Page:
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Unformatted text preview: CQ's With Negation
General form of conjunctive query with negation
CQN:
H : G1 & ... & Gn &
NOT F1 & ... & NOT Fm G's are positive subgoals; F 's are negative
subgoals.
Apply CQN Q to DB D by considering all
possible substitutions of constants for the
variables of Q. If for some substitution:
1. All the positive subgoals become facts in
D and
2. None of the negative subgoals do,
then infer the substituted head.
Set of inferred facts is QD.
Containment of CQ's doesn't change: Q1 Q2 i for every database D, Q1 D Q2D. Example
C1: pX,Z : aX,Y & aY,Z &
NOT aX,Z C2: pA,C : aA,B & aB,C &
NOT aA,D Intuitively, C1 looks for paths of length 2 that
are not shortcircuited" by a single arc from
beginning to end.
C2 looks for paths of length 2 that start from
a node A that is not a universal source"; i.e.,
there is at least one node D not reachable
from A by an arc.
We thus expect C1 C2, but not viceversa. LevySagiv Test
There is a straightforward, timeconsuming test for
Q1 Q2:
Create a largebut nite family of canonical
DB's that consist of all DB's using only the
constants 1; 2; : : :; n, where n is the number of
variables in Q1.
1 Test each canonical DB. If Q1D is not
contained in Q2 D for even one canonical DB
D, then containment of CQ's surely doesn't
hold. Otherwise, we claim that Q1 Q2 . Proof of L S Test
Suppose Q1D Q2 D for each canonical
DB D, but there is some other DB E , for
which containment doesn't hold. That is,
Q1E contains a tuple t that Q2E does not
contain.
Consider the at most n symbols that variables
of Q1 map to when showing that Q1 E
contains t. We may rename these symbols
1; 2; : : :; n; the counterexample still holds.
Let D be the canonical DB consisting of
E restricted to the tuples having only the
symbols 1; 2; : : :; n.
Since the L S test passed, we know that
Q2D contains t.
Since the assignment of Q2's variables that
shows t is in Q2 D maps variables only to
1; 2; : : :; n remember all CQ's are assumed
safe, the same assignment maps the positive
subgoals of Q2 to tuples of E and negative
subgoals of Q2 to tuples not in E .
3 In proof: note that D and E , after
renaming of symbols, agree on all tuples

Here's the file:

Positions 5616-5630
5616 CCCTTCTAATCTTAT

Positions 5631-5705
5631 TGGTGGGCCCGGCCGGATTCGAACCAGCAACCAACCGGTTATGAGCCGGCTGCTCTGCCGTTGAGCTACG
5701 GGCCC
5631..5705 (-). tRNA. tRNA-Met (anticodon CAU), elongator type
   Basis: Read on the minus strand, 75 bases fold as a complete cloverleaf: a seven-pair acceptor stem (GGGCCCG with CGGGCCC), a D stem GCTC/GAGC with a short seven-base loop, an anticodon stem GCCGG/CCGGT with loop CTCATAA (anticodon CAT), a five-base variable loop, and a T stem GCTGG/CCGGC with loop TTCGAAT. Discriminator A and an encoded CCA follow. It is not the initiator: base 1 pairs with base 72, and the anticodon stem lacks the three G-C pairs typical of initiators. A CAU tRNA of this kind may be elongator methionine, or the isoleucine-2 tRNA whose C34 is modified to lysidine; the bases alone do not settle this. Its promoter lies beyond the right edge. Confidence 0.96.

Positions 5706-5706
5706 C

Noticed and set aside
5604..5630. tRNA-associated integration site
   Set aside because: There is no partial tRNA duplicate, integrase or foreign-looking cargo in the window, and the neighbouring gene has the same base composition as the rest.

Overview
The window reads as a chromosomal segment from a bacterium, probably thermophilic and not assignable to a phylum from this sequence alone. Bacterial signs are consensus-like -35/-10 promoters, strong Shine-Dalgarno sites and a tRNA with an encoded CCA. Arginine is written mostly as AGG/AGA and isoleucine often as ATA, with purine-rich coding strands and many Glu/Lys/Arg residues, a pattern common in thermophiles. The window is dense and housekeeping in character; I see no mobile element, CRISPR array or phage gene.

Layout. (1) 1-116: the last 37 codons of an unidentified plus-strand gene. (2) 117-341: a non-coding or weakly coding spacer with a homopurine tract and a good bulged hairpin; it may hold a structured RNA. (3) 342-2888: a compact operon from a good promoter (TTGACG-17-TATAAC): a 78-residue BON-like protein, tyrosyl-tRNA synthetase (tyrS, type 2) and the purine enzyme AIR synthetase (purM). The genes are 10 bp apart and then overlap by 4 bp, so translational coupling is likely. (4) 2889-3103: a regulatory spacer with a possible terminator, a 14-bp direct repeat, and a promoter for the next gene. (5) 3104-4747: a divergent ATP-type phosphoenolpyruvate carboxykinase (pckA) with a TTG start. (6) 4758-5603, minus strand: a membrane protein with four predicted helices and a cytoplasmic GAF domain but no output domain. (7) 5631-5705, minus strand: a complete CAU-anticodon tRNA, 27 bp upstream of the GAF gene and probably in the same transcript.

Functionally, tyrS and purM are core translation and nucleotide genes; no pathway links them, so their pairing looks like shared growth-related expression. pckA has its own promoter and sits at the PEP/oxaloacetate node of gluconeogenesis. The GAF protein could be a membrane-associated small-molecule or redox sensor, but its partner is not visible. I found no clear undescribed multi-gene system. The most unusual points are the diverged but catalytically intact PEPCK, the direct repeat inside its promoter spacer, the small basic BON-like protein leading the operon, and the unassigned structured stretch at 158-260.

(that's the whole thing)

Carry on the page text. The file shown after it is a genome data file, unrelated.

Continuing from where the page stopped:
that involve only 1; 2; : : :; n. That is,
D and E look the same" whenever we
assign variables to only 1; 2; : : :; n. CQ's With Arithmetic
Suppose we allow subgoals with , 6=, and other
comparison operators.
We must assume database constants can be
compared.
Technique is a generalization of the L S
algorithm, but it is due to Tony Klug.
We shall work the case where is a total
order; other assumptions lead to other
algorithms, and we shall later give an allpurpose technique using a di erent approach.
2 Example
Consider the rules:
C1: pX,Z : aX,Y & aY,Z & X
C2: pA,C : aA,B & aB,C & A Y
C Both ask for paths of length 2. But Q1
requires that the rst node be numerically less
than the second, while Q2 requires that the
rst node be numerically less than the third. Klug Levy Sagiv Test
Construct a family of canonical databases by
considering all partitions of the variables of Q1
assuming we are testing Q1 Q2 , and ordering
the partitions.
To represent canonical DB's assign the rst
partition the value 0, the second the value 1,
and so on. Example To test C1 C2:
C1: pX,Z : aX,Y & aY,Z & X Y
C2: pA,C : aA,B & aB,C & A C
we need to consider the partitions of fX; Y; Z g and
order them.
The number of ordered partitions is 13.
3 For partition fX gfY gfZ g we have 3! = 6
possible orders of the blocks.
3 For the three partitions that group two
variables and leave the other separate we
have 2 di erent orders.
3 For the partition that groups all three,
there is one order.
In this example, the containment test fails.
We have only to nd one of the 13 cases to
show failure.
For instance, consider fX; Z gfY g. The
canonical database D for this case is
fa0; 1; a1; 0g, and since X
Y , the body
of C1 is true.